Do you prefer your presidential candidates to live in a flag-festooned lily-white house in the middle of the American prairie singing "God Bless America" their whole lives in preparation for their term in office? Some of us experience more complex relationships with our nation, our world, and our god, should we have one. We can respect the complexities in other people's lives and look at their integrity and abilities.

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6keywestboats(1 comment)posted 8 years, 5 months ago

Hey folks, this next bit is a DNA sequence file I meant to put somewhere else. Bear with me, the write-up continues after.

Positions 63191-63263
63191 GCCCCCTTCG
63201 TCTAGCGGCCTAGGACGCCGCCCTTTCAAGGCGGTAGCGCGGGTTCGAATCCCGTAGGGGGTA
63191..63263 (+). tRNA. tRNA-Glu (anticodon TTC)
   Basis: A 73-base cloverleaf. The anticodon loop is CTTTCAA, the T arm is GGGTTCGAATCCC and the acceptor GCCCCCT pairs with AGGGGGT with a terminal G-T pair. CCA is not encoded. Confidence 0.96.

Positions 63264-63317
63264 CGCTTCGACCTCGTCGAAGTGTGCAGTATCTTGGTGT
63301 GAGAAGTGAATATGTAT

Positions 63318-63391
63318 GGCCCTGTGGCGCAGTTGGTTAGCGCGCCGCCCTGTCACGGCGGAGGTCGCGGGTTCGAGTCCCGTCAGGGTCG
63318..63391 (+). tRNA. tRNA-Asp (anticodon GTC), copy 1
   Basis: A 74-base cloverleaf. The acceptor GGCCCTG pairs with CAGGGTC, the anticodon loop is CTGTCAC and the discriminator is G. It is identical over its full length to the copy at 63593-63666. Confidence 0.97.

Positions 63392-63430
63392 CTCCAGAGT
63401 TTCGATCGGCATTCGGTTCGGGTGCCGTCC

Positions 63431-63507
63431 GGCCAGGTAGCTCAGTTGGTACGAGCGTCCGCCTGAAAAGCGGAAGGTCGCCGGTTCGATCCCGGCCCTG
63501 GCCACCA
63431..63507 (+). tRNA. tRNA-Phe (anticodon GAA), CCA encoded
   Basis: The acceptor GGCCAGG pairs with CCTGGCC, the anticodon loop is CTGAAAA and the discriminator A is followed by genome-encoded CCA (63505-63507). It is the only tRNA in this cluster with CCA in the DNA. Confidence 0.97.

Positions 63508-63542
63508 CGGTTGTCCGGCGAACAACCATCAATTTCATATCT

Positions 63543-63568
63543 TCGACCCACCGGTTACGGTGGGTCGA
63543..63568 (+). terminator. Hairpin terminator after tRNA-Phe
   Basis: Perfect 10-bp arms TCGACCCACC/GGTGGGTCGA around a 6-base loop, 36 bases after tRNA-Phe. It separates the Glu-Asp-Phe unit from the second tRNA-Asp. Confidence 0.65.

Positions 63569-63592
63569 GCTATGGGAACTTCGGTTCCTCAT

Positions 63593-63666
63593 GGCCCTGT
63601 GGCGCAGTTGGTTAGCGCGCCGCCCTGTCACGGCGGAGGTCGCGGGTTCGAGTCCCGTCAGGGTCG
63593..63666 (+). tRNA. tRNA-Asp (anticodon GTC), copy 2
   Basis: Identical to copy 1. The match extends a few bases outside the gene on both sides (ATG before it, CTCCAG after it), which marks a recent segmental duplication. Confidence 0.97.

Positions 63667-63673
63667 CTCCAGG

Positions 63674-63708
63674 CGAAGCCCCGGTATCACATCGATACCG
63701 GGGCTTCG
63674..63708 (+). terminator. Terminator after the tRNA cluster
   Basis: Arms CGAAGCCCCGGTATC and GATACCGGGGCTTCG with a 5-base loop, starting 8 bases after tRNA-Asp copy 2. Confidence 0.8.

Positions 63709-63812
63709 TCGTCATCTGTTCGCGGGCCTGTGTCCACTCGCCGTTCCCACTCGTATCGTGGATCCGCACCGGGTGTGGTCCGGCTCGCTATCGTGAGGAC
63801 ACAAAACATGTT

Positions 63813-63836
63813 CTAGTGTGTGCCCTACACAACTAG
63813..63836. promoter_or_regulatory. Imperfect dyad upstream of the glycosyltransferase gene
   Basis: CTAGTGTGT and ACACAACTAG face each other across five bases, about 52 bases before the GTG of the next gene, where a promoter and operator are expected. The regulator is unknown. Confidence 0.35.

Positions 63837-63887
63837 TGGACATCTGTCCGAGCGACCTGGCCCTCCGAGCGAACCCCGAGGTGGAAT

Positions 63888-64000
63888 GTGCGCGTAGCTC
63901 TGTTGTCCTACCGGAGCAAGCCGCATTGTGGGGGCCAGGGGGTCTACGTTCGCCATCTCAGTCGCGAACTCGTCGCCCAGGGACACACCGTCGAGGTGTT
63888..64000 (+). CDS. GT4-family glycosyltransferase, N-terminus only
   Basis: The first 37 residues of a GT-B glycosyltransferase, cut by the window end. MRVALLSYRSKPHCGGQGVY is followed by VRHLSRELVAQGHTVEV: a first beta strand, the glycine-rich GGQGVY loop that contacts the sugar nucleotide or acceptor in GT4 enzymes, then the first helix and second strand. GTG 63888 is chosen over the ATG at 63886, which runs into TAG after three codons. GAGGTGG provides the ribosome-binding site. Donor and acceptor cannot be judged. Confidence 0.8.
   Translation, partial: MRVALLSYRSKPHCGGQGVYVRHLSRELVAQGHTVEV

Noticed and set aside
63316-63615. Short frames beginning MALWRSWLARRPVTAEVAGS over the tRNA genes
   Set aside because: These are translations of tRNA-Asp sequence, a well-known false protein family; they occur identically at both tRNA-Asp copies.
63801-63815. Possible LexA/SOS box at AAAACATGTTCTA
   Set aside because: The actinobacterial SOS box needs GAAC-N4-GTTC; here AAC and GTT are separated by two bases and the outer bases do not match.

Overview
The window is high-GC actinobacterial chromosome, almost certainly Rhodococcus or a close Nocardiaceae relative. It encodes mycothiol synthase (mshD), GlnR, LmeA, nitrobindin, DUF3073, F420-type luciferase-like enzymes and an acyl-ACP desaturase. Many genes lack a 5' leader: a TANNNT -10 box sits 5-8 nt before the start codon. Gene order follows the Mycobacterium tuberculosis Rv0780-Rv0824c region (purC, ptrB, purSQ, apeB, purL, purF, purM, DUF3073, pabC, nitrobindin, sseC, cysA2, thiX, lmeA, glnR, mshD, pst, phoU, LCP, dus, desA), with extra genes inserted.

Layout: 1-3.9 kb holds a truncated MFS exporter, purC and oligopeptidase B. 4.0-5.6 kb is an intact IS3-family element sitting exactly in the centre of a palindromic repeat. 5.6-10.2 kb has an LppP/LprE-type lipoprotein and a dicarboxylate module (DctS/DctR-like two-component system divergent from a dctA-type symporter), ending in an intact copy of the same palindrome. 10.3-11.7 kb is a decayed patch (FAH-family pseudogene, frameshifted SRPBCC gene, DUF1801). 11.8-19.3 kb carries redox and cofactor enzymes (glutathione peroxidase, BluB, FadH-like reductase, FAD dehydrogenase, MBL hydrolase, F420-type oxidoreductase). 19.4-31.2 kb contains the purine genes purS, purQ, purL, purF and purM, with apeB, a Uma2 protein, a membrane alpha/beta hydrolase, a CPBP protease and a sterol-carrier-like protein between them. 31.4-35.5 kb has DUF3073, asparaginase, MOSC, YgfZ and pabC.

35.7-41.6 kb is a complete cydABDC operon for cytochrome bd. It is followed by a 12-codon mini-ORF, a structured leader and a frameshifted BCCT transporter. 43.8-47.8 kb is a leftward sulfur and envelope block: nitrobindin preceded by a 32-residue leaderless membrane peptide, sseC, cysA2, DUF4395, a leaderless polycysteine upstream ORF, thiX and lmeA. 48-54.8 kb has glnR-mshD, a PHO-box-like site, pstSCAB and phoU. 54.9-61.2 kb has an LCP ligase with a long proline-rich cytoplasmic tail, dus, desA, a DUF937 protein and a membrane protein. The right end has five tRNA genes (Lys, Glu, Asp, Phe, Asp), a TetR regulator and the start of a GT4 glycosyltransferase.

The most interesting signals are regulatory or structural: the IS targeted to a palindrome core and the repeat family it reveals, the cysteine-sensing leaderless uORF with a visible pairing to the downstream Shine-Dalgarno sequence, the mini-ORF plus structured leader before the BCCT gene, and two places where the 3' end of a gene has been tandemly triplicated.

I'm 42, white.I've lived in Pittsburgh, Akron. New York and now Key West. Theres good money here.... Last summer I drove through Youngstown twice. I had thought Pits and Akron were in a slump. I stand corrected. Neither Hilary or Obama will get us out of Iraq as quick as they want. McCain says a thousand years. This war is ruining us. We have 1 in 100 Americans BEHIND BARS(really, we do)This place is a complete mess. . NAFTA killed us, the war is draining our money into the pockets of the wealthy. Face It, Hilary is a tool of the powerful. Obama might not be. A leader leads and we can only hope he or she will chose good advisers. Isn't that what a leader does, pull us together and give us a vision of what we might accomplish ??. Hillary is to divisive, while I don't hate her, to many others do. I also believe she may have to prove something and get us in another mess like GW stupid (bush). Another thin to face, Obama may push through minority right legislation which may prove beneficial to whites in another decade or two when WE BECOME THE MINORITY